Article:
But Brown is much more keen to tell you about what’s still stuck in his craw. Namely, MUPTE (Multi-Unit Property Tax Exemption), City Hall and making City Council seats fulltime paid positions.
After Brown made a motion to the council to suspend MUPTE — as to prevent another Capstone fiasco — Brown and fellow Councilor Mike Clark worked on its revisions. Even so, Brown calls the new MUPTE “horribly mangled.” The main flaw, he says, is that City Council never defined standards for workforce housing, essentially allowing developers to charge market-rate prices for rent while still reaping the tax-exempt status.
He says the city did not learn its lesson with Capstone, pointing to Hub on Campus student housing on Broadway as an example of how the new MUPTE has failed: Hub is charging $200 more per bed than it showed in its pro forma, Brown says.
Next up on his shit list is City Hall. “It won’t be built in my lifetime,” he says. “Where are they going to get the money?”
While Brown doesn’t want to harp on the decision to tear down the old City Hall — spilled milk, he says — he’s still grappling with the way City Manager Jon Ruiz, the council majority and city staff are handling the process.
The city manager’s response to why he waited a year to inform the City Council of the millions of dollars in added costs for Rowell Brokaw’s City Hall design — “No particular reason” — is still ringing in Brown’s ears.
“I almost fell out of my chair,” Brown recalls. “I can’t think of any good reason why the city manager would sign contracts with the architects so out of line with standard practice.” He adds, “It’s an extra $2.5 million to the architects. That’s some serious money in this town.”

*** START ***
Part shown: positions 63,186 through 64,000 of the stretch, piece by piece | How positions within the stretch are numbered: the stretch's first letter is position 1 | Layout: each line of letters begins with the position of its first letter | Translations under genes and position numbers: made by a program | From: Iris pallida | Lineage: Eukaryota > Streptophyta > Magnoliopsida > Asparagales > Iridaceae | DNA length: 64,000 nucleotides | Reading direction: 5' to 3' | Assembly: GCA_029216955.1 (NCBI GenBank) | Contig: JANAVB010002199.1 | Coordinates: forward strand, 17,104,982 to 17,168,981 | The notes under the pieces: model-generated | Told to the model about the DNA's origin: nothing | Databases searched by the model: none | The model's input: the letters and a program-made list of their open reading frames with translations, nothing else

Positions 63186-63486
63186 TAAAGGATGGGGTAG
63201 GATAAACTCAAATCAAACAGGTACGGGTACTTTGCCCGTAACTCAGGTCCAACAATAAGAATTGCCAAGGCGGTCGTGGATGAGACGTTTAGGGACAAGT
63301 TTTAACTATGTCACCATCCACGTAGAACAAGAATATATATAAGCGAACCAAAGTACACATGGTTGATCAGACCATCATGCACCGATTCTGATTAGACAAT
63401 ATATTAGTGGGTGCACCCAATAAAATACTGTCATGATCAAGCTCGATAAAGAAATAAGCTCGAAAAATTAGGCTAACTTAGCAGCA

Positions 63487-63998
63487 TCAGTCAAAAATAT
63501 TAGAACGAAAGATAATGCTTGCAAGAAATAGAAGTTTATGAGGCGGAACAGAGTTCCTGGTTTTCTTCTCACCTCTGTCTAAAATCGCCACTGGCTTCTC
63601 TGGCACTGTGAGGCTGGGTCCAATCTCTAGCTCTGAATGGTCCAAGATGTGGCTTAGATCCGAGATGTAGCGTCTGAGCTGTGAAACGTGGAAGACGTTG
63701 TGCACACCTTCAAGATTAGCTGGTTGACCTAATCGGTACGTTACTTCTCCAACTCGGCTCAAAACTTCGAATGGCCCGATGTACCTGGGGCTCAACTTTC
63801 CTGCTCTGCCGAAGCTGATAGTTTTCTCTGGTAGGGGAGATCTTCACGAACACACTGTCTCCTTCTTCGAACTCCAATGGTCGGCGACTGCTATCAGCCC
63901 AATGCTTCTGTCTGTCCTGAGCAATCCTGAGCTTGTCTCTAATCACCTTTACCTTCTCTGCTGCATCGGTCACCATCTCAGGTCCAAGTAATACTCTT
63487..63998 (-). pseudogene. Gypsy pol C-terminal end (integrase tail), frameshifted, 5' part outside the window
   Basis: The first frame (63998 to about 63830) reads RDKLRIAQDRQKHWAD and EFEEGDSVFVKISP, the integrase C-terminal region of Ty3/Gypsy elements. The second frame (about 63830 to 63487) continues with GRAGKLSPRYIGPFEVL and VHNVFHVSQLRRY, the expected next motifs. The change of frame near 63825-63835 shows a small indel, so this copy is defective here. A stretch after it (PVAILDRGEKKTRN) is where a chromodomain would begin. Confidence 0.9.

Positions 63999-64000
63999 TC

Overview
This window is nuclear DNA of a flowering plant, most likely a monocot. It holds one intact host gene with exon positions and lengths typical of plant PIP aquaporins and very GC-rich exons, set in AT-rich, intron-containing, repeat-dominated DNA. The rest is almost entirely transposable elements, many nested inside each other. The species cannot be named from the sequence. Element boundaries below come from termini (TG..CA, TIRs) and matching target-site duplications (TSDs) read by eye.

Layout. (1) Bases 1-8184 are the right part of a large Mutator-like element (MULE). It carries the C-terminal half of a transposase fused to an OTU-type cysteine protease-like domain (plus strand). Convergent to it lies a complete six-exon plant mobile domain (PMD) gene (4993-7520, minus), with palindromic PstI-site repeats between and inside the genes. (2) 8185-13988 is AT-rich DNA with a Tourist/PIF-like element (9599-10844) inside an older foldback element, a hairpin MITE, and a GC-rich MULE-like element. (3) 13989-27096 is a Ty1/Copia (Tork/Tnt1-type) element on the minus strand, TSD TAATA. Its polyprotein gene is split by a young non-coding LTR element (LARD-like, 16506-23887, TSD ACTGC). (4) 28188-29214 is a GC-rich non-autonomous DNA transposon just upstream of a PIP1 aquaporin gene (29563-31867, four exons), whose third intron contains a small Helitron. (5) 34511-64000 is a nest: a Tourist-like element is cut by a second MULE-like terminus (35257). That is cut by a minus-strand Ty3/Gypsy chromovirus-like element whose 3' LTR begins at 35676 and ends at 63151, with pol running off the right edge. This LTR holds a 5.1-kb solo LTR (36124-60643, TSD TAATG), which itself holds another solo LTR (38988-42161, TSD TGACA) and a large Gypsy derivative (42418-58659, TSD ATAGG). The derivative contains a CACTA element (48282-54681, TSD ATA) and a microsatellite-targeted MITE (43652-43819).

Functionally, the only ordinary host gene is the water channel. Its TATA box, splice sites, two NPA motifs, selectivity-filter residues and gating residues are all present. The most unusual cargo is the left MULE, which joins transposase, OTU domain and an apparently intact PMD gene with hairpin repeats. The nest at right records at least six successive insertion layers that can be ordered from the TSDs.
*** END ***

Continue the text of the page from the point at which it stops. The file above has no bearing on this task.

Which brings us to his thoughts on how city government runs.
The purpose of City Council is to develop policy, and then the city manager is supposed to carry out the will of the council with city staff. “Well, usually the impetus comes from the other direction; it comes from the [city] manager’s office and all the other departments and then council is expected to approve whatever has been proposed,” he says. “Usually things are just supported uncritically [by the City Council.]”
Brown suggests making City Council seats fulltime paid positions so that elected officials can devote the time needed to fully craft good policy with a public benefit, and not just rubber stamp what the city manager, an unelected administrator, and his staff recommend.
He has some advice for how the public can hold city officials accountable: Pay attention, study up, attend council and budget meetings. “Ally with other committed people and be persistent. Keep bugging us!” he says. “And when elections roll around every two years, support the candidate who truly has the public interest in mind. Above all, never give up!”
Brown doesn’t have the mindset of someone leaving public office; he’s currently reading William H. Whyte’s City: Rediscovering the Center, a study of human behavior in urban and public spaces, and he still knows what City Council work sessions are coming up.
And, of course, he says he will be there to support Semple on council in any way she needs.
“I’ll still be involved with city stuff, it just won’t be at the intensity level of being on the council,” Brown says. ■